They marched out of Calais early on the 17th March, through Cassel, and Major the Hon. A. C. S. Chichester joined on transfer from the 1st Battalion as Second-in Command. Poperinghe was reached on the afternoon of the 18th, a sixteen-mile march in suddenly warm weather, but nobody fell out. The town, crowded with troops, transport, and traffic of every conceivable sort, both smelt and looked unpleasant. It was bombed fairly regularly by enemy planes, so windows had long since ceased to be glazed; and at uncertain intervals a specially noxious gun, known as “Silent Susy,” sent into its populated streets slim shells that arrived unfairly before the noise of their passage. But neither bombs nor shells interfered with the cinemas, the “music hall,” the Y.M.C.A. or other diversions, for every one in “Pop” was ipso facto either going into the Salient or coming out, and in both cases needed the distraction of the words and pictures of civilised life. They lay there for a few days, and on the 26th March about midnight, in a great quiet, they entered Ypres, having entrained, also with no noise whatever, from Poperinghe. The Diary, rarely moved to eloquence, sets down: “It was an impressive sight not to be forgotten by those who were present, as we threaded our way through the wrecked and shattered houses. Those of the Battalion who knew it before had not seen it since the dark days of November ’14, when with the 1st Battalion they played their part in the glorious First Battle of Ypres, a fight never to be forgotten in the annals of the Irish Guards.”
The impression on the new hands, that is, the majority of men and officers, struck in and stayed for years after. Some compared their stealthy entry to tip-toeing into the very Cathedral of Death itself; and declared that heads bowed a little and shoulders hunched, as in expectation of some stroke upon the instant. Also that, mingled with this emotion, was intense curiosity to know what the place might look like by day. (“And God knows Ypres was no treat to behold, then or after—day or night. The way most of us took it, was we felt ’twas The Fear itself—the same as meeting up with the Devil. I do not remember if ’twas moonlight or dark when we came in that first time. Dark it must have been though, or we felt it was, and there was a lot of doings going on in that darkness, such as Military Police, and men whispering where we was to go, and stretchers, and parties carrying things in the dark, in and out where the houses had fallen by lumps. And there was little blue lights showing here and there and around, and the whole stink of the Salient, blowing back and forth upon us, the way we’d get it up our noses for ever. Yes—and there was transport on the pavé, wheels going dam’ quick and trying, at the same time, not to make a noise, if ye understand.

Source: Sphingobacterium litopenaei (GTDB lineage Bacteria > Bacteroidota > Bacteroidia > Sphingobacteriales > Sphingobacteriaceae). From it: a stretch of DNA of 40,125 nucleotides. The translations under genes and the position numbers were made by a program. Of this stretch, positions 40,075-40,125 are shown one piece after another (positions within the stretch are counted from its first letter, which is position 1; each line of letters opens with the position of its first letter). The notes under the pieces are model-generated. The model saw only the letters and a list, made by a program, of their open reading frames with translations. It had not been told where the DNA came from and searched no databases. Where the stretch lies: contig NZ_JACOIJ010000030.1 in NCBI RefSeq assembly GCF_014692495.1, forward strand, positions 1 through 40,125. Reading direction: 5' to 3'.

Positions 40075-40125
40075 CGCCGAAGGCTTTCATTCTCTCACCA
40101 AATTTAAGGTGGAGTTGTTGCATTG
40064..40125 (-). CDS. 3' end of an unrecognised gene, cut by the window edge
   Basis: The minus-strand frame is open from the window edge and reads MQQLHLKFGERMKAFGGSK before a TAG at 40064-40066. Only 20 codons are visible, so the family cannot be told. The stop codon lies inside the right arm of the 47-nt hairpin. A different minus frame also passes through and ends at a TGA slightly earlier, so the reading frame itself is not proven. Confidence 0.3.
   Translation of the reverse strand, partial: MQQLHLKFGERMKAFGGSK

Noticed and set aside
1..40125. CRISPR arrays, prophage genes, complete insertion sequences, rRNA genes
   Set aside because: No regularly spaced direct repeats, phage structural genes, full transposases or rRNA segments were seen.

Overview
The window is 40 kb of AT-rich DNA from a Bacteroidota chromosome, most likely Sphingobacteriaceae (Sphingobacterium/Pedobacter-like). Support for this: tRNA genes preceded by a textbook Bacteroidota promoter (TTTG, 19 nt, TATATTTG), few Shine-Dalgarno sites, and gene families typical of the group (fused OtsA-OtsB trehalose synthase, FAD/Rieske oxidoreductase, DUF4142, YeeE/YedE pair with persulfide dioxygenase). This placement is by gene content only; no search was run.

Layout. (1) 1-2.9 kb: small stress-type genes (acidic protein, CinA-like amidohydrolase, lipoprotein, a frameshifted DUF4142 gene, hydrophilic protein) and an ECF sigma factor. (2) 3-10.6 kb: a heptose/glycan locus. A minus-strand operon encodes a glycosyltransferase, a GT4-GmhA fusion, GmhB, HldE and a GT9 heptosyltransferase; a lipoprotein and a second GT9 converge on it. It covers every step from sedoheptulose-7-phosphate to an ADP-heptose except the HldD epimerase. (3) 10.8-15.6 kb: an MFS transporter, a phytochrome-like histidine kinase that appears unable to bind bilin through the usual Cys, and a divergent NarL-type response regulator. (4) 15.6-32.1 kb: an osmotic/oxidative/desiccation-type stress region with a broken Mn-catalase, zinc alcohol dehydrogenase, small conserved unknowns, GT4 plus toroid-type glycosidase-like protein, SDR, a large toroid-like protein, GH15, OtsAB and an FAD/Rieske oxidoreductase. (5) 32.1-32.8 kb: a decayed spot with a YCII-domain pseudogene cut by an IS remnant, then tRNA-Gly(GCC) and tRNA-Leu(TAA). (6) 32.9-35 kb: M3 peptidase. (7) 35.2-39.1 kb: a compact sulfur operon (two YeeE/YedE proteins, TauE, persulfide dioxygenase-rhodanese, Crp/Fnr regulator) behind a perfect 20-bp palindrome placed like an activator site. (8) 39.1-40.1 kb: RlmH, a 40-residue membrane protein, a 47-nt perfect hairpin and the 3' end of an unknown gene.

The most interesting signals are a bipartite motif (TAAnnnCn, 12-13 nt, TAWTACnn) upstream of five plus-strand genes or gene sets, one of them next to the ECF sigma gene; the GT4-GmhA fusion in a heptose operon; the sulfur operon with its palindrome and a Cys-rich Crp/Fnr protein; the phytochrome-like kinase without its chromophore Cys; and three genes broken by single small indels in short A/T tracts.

“And I remember, too, voices out of holes low down betwixt the rubbish-heaps. They would be the troops in cellars over against the Cloth Hall, I expect. And ye could hear our men breathing at the halts, and the kit squeaking on their backs, and we marching the way we was striving not to break eggs. I know I was.”)
At the time no one seemed to have noticed the peculiarity of the Salient, which, like Verdun, appears at night surrounded by a ring of searchlights and artillery; so that on going forward one feels as though one were altogether cut off from the rest of the front, a target open to every fire.
They were welcomed on the morning of the 27th March by three shells well and truly placed, one after the other, in the courtyard of the Convent where Battalion H.Q. stood. Six N.C.O.’s and men were wounded, of whom Sergeant McGuinn died a few hours later. This was the prelude to a night-long bombardment from a battery evidently told off for the job, which opening at eleven kept it up till ten of the morning of the 28th, when it ceased, and the remainder of the day was quiet. One must remember that the enemy used Ypres through the years as their gunnery school officers’ training-ground.